I was looking at the news this morning and spotted a headline "PG&E's $2.2 billion pipeline plan triggers outrage" in the Silicon Valley "MercuryNews.com." Hmmmmm, interesting I thought because I've become increasingly aware of the decaying state of our countries natural gas and water pipelines.  Last week, a water line broke at the corner of my street, and the repairmen commented that this was just an on-going problem--they are breaking all the time because they are old.

So, I thought, why can a plan to repair the aging natural gas pipelines cause outrage? Especially in Silicon Valley, the site of a massive explosion last year due to failed pipelines. Eight people died and 38 homes were destroyed in the 2010 explosion in San Bruno. In Texas, the major gas transmission lines were laid more than 40 years ago, and 25,000 of nearly 46,000 miles of transmission pipe are older than 1970, some dating back to the Great Depression.  These wind underground beneath homes and cities in some of the states most populated areas.

This plan, restricted to the Bay area, would replace at least 186 miles of pipe (wow--that's expensive per mile!), inspect 243 miles with robotic devises, and assess the strength of 783 miles.  It would cost $2.18 billion through 2014, of which $1.96 would be billed to PG&E's customers, and through 2014 the average residential gas customers monthly bill would rise from $1.93 to $47.16. Ooops, there's the source of outrage!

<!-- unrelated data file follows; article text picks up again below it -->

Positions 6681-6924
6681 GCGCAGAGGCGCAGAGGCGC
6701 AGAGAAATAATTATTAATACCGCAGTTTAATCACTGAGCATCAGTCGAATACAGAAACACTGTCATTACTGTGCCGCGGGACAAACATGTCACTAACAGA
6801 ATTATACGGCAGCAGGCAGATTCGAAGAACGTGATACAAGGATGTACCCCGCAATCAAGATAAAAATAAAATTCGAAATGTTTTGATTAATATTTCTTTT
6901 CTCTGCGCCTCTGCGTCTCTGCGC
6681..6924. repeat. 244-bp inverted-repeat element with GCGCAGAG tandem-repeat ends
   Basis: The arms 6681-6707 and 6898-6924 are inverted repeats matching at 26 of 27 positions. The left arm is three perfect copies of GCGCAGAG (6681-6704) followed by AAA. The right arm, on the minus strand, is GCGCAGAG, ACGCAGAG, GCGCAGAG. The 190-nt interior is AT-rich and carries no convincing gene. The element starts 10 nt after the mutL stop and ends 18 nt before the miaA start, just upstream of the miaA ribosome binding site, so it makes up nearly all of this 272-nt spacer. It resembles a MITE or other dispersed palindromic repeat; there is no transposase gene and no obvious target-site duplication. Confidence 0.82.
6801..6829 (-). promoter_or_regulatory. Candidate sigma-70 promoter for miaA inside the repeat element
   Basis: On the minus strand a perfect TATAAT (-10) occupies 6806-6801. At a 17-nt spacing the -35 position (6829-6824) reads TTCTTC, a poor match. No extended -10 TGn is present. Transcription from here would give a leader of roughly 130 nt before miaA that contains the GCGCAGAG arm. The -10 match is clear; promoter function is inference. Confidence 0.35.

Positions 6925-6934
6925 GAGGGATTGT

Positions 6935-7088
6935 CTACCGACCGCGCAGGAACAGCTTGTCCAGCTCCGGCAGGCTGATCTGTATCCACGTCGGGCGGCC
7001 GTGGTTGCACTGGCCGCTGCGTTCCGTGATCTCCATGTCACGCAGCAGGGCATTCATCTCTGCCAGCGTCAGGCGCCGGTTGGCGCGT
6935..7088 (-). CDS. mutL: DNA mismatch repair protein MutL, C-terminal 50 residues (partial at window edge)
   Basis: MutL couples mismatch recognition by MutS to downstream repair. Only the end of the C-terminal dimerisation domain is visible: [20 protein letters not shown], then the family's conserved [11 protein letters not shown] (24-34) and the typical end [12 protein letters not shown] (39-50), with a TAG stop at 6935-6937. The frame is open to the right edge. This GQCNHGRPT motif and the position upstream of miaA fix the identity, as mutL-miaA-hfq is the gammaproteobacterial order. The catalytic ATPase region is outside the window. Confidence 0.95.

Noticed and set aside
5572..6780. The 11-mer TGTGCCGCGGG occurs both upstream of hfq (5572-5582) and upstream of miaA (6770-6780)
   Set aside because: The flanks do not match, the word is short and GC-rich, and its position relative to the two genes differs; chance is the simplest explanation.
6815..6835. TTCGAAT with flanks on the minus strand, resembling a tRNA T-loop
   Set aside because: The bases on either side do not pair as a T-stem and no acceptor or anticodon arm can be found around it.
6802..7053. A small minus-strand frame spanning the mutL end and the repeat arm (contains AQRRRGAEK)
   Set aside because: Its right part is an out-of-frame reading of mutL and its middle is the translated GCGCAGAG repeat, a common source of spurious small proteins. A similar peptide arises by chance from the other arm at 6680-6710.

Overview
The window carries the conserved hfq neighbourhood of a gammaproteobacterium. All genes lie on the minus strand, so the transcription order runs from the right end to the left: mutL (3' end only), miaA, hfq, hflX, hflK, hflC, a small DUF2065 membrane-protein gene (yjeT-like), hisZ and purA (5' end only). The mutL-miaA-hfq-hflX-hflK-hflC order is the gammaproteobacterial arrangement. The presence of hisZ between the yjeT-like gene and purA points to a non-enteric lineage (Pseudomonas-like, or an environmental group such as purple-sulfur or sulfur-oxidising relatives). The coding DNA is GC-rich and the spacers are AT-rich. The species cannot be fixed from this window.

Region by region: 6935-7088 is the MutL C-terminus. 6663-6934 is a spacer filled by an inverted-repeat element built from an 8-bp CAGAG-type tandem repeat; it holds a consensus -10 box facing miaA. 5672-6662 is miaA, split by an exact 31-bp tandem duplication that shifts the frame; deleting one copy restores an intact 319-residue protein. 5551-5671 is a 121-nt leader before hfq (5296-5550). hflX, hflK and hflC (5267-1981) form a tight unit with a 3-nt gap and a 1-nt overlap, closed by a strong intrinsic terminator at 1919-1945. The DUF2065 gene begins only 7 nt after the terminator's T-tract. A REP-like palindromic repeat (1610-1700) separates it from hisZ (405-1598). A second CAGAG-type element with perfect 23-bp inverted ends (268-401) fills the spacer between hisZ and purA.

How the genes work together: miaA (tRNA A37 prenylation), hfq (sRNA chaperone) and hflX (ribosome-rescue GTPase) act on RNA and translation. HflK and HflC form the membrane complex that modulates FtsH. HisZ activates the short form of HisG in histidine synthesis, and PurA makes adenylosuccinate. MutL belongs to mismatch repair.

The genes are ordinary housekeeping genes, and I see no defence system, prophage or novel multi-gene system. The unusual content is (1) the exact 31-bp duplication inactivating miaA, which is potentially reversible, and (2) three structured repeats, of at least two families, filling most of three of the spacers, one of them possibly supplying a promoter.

But, then I went to Bloomberg.com news where the headline was "PG&E to pay $2.2 billion to upgrade pipelines after San Bruno." It says that the utility will pay $1.4 billion in capital costs and $750 million in expenses and that "PG&E has applied for permission to pass some of the costs to customers. Shareholders will absorb $535 million." Gives a very different impression.